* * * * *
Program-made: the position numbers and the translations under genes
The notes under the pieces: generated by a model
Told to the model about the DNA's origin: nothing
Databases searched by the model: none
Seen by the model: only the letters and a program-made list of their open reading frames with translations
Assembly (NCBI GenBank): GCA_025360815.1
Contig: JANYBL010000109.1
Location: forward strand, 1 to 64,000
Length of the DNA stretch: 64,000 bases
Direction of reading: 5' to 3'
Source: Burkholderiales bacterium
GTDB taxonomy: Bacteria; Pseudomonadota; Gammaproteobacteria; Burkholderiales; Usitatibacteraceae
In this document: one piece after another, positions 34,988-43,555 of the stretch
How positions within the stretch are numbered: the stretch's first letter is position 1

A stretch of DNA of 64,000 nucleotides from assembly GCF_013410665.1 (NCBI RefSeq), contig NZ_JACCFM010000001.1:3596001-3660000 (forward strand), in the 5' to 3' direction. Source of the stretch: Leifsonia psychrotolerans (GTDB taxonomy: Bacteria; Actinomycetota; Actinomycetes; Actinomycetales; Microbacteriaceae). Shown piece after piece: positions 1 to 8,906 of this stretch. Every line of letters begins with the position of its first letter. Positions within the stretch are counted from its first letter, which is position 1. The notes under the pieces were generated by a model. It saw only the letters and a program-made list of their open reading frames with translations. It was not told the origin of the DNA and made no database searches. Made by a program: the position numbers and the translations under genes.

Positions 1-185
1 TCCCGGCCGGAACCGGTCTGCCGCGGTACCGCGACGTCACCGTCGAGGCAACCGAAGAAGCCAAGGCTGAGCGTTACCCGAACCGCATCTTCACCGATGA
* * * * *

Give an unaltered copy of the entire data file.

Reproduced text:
Program-made: the position numbers and the translations under genes
The notes under the pieces: generated by a model
Told to the model about the DNA's origin: nothing
Databases searched by the model: none
Seen by the model: only the letters and a program-made list of their open reading frames with translations
Assembly (NCBI GenBank): GCA_025360815.1
Contig: JANYBL010000109.1
Location: forward strand, 1 to 64,000
Length of the DNA stretch: 64,000 bases
Direction of reading: 5' to 3'
Source: Burkholderiales bacterium
GTDB taxonomy: Bacteria; Pseudomonadota; Gammaproteobacteria; Burkholderiales; Usitatibacteraceae
In this document: one piece after another, positions 34,988-43,555 of the stretch
How positions within the stretch are numbered: the stretch's first letter is position 1

A stretch of DNA of 64,000 nucleotides from assembly GCF_013410665.1 (NCBI RefSeq), contig NZ_JACCFM010000001.1:3596001-3660000 (forward strand), in the 5' to 3' direction. Source of the stretch: Leifsonia psychrotolerans (GTDB taxonomy: Bacteria; Actinomycetota; Actinomycetes; Actinomycetales; Microbacteriaceae). Shown piece after piece: positions 1 to 8,906 of this stretch. Every line of letters begins with the position of its first letter. Positions within the stretch are counted from its first letter, which is position 1. The notes under the pieces were generated by a model. It saw only the letters and a program-made list of their open reading frames with translations. It was not told the origin of the DNA and made no database searches. Made by a program: the position numbers and the translations under genes.

Positions 1-185
1 TCCCGGCCGGAACCGGTCTGCCGCGGTACCGCGACGTCACCGTCGAGGCAACCGAAGAAGCCAAGGCTGAGCGTTACCCGAACCGCATCTTCACCGATGA